Road to plate stays in Spain, in this addition, with a visit to its northern Basque regional towns of Bilbao and Donostia-San Sebastian. I’ll get to the food but a brief explanation as to why I made the flight from Madrid to Bilbao and ultimately a local bus ride to San Sebastian.
My love for Spain has always been prevalent in my cooking when it comes to flavors and textures and I found tapas dining a great way to explore many dishes without the sacrifice of picking just one.
I made a last minute travel change, in Bilbao, that allowed me to spend a couple days in San Sebastian, to not only take in its food, but to catch the opening day of its annual Heineken Jazz Fest. What better place to experience two of my favorite things, Jazz music and eating, while sitting on the beach!
When it comes to small plate dining, pintxos reign supreme in Basque cuisine. Unlike traditional tapas, which are usually plated and smaller versions of main course dishes, pinxtos are truly, one to two bite, sliced bread samplings, topped with an array of cheeses, seafood, meats or croquettes. The combinations are endless and are usually characterized by a small toothpick or skewer holding everything in place. Pinxto bars dot the landscape in Old Town San Sebastian as well as Bilbao.
In general most pinxto bars, top their bar with an array of room temperature offerings. You either pay for a “flight” of eats, in addition to a local beer or wine or you just pay for your selected pinxtos.
I found myself both mesmerized and anguished during my selections, as I knew, I planned to visit several bars and didn’t want to over do it at any one place. Pinxtos are not complicated and are meant to be more like appetizers or bites to have with friends and drinks before one goes out to dinner.
The pinxtos I’ve created here are just a small sampling of the combinations of flavors that I like and that I found to be an underlining base of offerings during my visit. Use this form of dining as a way to include family members in the kitchen. Build a selection of ingredients and let everyone construct their own versions.
A few basics:
Use good bread. The Basque region boarders France so crusty baguettes are a must.
Both Bilbao and San Sebastian are coastal: sardines, tuna are very prevalent
Cheese: Manchego is Spain’s pedestal cheese – use it often but don’t be afraid to use a good French Brie. Baguettes and Brie hopefully will be served in heaven.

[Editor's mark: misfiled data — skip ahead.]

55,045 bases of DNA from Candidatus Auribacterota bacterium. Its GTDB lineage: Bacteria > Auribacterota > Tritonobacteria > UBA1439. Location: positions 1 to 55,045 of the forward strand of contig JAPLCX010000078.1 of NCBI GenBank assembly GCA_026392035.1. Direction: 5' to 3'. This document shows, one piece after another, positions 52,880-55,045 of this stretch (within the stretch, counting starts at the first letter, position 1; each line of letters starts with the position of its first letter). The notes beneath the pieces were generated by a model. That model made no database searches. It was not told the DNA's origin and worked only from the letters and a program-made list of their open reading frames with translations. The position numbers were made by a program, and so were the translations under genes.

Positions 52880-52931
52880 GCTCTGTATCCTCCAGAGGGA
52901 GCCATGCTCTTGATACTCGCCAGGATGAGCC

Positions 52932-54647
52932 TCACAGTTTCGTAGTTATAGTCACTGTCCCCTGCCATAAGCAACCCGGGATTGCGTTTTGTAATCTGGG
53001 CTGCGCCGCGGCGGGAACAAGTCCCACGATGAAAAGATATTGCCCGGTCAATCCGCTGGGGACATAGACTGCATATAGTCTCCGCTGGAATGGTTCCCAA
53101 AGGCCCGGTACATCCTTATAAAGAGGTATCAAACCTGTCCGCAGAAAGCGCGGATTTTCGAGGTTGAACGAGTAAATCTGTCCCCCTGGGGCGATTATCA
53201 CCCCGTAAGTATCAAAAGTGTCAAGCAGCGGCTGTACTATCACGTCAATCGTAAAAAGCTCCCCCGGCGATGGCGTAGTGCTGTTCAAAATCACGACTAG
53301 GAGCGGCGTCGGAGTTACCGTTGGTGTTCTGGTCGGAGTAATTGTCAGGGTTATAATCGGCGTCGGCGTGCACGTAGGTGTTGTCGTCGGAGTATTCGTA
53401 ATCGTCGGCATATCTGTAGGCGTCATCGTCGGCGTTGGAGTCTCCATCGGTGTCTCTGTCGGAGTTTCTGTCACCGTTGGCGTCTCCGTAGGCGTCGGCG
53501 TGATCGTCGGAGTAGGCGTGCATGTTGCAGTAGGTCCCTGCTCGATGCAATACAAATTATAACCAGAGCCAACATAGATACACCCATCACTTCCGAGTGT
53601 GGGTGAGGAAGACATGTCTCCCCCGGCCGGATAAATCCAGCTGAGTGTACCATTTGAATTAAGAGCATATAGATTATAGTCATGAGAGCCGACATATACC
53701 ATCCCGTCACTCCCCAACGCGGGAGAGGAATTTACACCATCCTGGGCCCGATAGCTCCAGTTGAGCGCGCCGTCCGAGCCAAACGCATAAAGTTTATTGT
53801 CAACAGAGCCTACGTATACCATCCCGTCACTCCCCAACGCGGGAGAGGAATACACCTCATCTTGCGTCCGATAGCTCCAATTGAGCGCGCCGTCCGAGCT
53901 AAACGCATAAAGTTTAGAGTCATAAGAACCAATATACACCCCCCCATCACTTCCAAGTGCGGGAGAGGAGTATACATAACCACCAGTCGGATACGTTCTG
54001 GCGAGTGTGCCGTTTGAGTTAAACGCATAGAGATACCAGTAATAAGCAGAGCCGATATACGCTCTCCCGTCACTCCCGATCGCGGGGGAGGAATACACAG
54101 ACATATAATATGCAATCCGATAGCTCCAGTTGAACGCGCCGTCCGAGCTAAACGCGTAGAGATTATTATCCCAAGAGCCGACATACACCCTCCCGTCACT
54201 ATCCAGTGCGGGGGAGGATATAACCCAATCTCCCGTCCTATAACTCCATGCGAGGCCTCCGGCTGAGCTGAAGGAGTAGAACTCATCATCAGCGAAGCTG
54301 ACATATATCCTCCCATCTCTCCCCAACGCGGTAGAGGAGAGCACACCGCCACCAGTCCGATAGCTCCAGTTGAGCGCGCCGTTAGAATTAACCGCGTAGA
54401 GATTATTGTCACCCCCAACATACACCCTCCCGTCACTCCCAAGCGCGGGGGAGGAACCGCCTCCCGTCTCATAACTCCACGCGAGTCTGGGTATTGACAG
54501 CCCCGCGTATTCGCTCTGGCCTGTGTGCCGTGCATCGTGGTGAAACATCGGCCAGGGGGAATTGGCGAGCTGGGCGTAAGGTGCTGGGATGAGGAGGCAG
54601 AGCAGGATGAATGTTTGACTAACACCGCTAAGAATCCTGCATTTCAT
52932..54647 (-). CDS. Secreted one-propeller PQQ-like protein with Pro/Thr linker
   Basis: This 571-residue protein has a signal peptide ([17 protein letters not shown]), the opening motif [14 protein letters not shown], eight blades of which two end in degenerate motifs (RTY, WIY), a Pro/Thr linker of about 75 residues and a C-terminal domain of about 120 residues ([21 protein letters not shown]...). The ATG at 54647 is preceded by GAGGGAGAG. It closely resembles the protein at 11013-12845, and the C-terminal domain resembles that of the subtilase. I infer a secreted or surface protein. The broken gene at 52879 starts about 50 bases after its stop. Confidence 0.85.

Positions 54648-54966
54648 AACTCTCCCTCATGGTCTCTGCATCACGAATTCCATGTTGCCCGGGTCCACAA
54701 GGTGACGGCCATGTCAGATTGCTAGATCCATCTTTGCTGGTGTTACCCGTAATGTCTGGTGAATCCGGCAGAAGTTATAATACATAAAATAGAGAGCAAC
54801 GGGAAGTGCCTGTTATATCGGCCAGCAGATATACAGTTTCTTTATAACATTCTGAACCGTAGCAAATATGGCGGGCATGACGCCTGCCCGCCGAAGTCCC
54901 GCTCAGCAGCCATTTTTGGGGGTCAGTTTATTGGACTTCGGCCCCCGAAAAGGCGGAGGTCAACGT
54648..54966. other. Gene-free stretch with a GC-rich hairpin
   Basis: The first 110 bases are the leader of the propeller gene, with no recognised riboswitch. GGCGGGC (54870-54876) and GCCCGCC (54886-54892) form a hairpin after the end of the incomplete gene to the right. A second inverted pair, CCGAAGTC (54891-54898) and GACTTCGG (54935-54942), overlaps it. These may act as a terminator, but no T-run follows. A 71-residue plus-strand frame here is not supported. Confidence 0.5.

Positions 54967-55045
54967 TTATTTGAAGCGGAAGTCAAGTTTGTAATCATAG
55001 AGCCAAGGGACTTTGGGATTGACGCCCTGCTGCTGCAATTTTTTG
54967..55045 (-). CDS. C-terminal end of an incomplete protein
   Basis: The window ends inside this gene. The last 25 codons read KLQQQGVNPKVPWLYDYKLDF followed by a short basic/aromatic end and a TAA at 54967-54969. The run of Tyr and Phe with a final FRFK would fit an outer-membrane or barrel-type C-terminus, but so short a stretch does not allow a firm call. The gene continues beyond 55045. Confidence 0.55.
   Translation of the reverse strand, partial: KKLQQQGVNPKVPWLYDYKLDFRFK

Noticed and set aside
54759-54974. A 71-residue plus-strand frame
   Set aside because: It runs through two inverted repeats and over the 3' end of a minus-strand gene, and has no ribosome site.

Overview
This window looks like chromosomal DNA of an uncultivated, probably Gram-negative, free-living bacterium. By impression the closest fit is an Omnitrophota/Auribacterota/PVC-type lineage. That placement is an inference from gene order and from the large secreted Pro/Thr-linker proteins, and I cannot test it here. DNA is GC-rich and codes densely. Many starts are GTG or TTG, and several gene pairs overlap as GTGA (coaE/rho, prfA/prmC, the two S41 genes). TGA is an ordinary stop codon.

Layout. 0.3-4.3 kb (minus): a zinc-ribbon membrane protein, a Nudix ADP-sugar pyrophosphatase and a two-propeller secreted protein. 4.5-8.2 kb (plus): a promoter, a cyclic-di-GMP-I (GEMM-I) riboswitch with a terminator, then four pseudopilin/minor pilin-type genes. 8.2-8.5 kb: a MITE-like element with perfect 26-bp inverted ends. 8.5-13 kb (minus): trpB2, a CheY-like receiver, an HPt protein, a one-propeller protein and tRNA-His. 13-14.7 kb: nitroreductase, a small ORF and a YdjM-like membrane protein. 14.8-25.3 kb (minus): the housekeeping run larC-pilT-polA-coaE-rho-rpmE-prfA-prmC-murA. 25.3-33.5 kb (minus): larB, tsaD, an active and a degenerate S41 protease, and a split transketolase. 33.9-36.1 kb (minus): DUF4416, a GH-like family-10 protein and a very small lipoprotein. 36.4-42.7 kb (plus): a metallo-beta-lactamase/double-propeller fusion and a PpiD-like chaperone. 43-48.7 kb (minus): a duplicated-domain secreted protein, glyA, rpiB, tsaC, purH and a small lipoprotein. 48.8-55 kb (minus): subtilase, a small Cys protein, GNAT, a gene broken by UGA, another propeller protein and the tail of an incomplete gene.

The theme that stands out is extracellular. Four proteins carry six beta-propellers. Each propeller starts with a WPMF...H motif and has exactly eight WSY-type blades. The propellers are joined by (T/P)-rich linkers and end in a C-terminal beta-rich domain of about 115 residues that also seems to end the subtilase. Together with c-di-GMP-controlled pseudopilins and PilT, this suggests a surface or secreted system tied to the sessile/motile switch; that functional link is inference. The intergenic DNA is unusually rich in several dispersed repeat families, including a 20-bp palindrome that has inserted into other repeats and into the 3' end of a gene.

Meats: Iberico Ham (Jamon Iberico), pork is popular, small beef cuts – use a good cured ham if you can’t fine Iberico. Chorizo always works
Vegetables: piquillo peppers, tomatoes, bell peppers, olives, pickles, olive oils add spice and freshness
Tomato Bread | Manchego | Chorizo
I borrow the popular Catalonian tomato bread as the base for this pinxto. (Catalonian Tomato bread is a popular table bread served in Barcelona: traditionally toasted bread topped with a smear of ripened tomatoes and garlic)
6-10 pieces sliced baguette
8oz shaved Manchego cheese
8oz stick chorizo – sliced
Garlic clove, sea salt and pepper
Lightly toast sliced baguette pieces. Rub with raw garlic clove. Spread a small amount of grated ripe tomatoes and top with shaved manchego and chorizo. Sprinkle with a small amount of sea salt and fresh ground pepper. Spike with toothpick. Room temperature manchego allows its natural buttery and slightly toasted nut flavors to come out.
Tuna | Yolk Aioli | Egg | Red Pepper
Fresh tuna gives this pintxo a lighter than look texture. Drizzled with fresh squeezed lemon and good olive oil rounds this out. Swordfish or other semi firm fish can be substituted for tuna. You need a fish that will hold up on the grill and not contain too much natural oils.
1/2 lb fresh tuna steak (1 1/2″ thick cut)
2 hard cooked eggs – yolk separated after cooking
1/2 cup home made aioli or purchased light mayo
Juice from half a lemon
1/4 cup roasted red peppers
6-8 toasted sliced baguettes or other crusty bread (rustic sourdough or ciabatta can substitute)
sea salt, black pepper, olive oil
Season tuna steak with olive oil, salt and pepper. Grill each side for approximately 3-7 minutes or until fish has cooked through. Careful not of over cook. Let fish rest and cool to room temperature. In a small bowl, mash cooked egg yolk into prepared aioli or light mayo; add lemon juice, salt and pepper to taste. Reserve the egg whites to be lightly chopped and held separately. Once fish has cooled, flake into another small bowl, drizzle lightly with olive oil and season with salt and pepper to taste
Smear each baguette liberally with yolk aioli, top with spoon full of flaked tuna. Top with chopped egg white, small strip of roasted red pepper and light drizzle of olive oil. Spear with toothpick and serve.
Remember, these are just a couple examples of the endless options you have. Have fun with this!
Thank you for all your Likes and Follows! If you have a special place you eat, a special cuisine you like, or place you visited, message me for future highlights on what make you Drive.Stop.Eat